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Architect Balkrishna Doshi becomes the first Indian to receive Pritzker Prize

Think Change India
10th Mar 2018
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The Pritzker Prize for 2018 have been awarded to Indian architect Balkrishna Doshi, for his ability to interpret architecture and transform it into buildings that respect Eastern culture.

Image: Aljazeera

The Pritzker Prize is a prestigious award and considered to be equivalent to a Nobel Prize in the architecture community. Ninety-year-old Balkrishna has worked towards improving the quality of life in his homeland, the Pritzker prize jury said.

Long considered to be one of India's foremost living architects and urban planners, Doshi is widely known for designing extensive, low-cost housing projects and public institutions.

The judging panel said it recognised the Pune-born architect for his "exceptional" work, his commitment and dedication to his country and its communities, his influence as a professor and for always being an excellent example for professionals and students the world over. According to IANS, the judging panel said,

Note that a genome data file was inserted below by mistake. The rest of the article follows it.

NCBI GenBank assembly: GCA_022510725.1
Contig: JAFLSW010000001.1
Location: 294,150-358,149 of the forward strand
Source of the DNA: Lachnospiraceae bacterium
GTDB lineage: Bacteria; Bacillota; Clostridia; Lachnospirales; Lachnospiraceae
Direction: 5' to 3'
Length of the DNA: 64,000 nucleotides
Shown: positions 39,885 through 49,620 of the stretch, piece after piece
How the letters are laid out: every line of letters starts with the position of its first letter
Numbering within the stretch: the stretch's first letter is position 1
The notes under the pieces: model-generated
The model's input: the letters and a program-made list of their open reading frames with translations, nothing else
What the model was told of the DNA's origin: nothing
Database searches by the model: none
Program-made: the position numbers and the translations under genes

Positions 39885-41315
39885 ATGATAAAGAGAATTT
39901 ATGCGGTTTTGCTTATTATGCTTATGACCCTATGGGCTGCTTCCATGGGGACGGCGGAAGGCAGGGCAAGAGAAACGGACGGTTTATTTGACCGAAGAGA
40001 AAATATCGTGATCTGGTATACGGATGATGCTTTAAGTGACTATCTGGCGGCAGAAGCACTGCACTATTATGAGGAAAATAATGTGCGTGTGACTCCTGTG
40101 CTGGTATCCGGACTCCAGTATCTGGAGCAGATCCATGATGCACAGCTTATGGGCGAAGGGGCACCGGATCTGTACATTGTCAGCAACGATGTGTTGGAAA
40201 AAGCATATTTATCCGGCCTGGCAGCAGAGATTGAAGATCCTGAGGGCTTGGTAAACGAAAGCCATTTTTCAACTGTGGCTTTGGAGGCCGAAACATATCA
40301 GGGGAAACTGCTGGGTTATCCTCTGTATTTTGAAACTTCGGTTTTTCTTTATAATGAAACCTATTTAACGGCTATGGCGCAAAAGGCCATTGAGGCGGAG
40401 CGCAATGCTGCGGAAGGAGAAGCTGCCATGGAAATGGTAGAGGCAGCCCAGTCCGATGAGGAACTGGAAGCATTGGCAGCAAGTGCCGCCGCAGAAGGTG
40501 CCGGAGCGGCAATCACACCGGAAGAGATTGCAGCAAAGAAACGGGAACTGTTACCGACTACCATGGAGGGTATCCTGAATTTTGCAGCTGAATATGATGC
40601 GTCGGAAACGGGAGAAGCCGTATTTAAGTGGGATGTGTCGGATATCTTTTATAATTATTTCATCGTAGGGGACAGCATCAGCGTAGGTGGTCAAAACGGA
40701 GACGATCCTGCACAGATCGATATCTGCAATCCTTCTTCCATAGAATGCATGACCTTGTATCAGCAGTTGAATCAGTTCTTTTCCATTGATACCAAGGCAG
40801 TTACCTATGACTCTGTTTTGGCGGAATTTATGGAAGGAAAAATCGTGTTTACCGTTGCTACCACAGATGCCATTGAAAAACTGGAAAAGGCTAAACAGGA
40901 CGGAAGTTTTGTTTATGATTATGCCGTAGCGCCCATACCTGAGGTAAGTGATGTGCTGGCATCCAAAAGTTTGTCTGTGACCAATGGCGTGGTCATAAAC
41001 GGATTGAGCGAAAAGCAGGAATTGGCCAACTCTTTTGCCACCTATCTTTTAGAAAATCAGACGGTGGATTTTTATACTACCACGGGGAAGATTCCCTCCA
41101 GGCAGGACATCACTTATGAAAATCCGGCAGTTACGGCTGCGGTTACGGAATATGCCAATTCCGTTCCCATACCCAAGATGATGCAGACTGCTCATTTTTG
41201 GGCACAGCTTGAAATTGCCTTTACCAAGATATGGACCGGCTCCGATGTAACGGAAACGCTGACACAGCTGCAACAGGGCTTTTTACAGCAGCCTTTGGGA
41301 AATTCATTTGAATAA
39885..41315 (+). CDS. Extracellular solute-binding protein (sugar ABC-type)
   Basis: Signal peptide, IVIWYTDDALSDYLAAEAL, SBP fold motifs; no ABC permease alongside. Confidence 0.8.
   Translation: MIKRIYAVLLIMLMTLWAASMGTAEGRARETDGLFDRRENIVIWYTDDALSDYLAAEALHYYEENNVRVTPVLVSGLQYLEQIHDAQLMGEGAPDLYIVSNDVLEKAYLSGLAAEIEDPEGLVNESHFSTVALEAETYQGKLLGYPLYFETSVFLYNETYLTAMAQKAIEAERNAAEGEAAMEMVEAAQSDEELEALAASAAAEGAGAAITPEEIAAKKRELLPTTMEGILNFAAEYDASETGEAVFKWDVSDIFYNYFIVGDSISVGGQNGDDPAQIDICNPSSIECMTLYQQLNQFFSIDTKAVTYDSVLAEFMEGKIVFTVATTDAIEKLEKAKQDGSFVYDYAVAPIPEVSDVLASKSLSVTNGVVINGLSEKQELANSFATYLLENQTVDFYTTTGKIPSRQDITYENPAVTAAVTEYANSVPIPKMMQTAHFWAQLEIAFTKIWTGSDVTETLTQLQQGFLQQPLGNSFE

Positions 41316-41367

Over the years, Balkrishna Doshi has always created an architecture that is serious, never flashy or a follower of trends. With a deep sense of responsibility and a desire to contribute to his country and its people through high quality, authentic architecture, he has created projects for public administrations and utilities, educational and cultural institutions, and residences for private clients, among others.

Balkrishna studied architecture in JJ School of Architecture, Mumbai and, in 1950, he moved to Paris to work with Charles-Edouard Jeanneret, popularly known as Le Corbusier.

Some of the renowned buildings he has designed since he came back to India include the Indian Institute of Management, Bangalore, Kamala House, Ahmedabad, Tagore Memorial Hall, Institute of Indology and the Center for Environmental Planning and Technology in Ahmedabad.

(With inputs from IANS)


Read more -

Meet Siddharth Menon, who uses architecture to address socio-economic inequality, ecological and cultural degradation

Remembering Laurie Baker, the pioneer British architect who made India his home

How a team of young architects is giving back to their hometown with 'Houses of Belgao'


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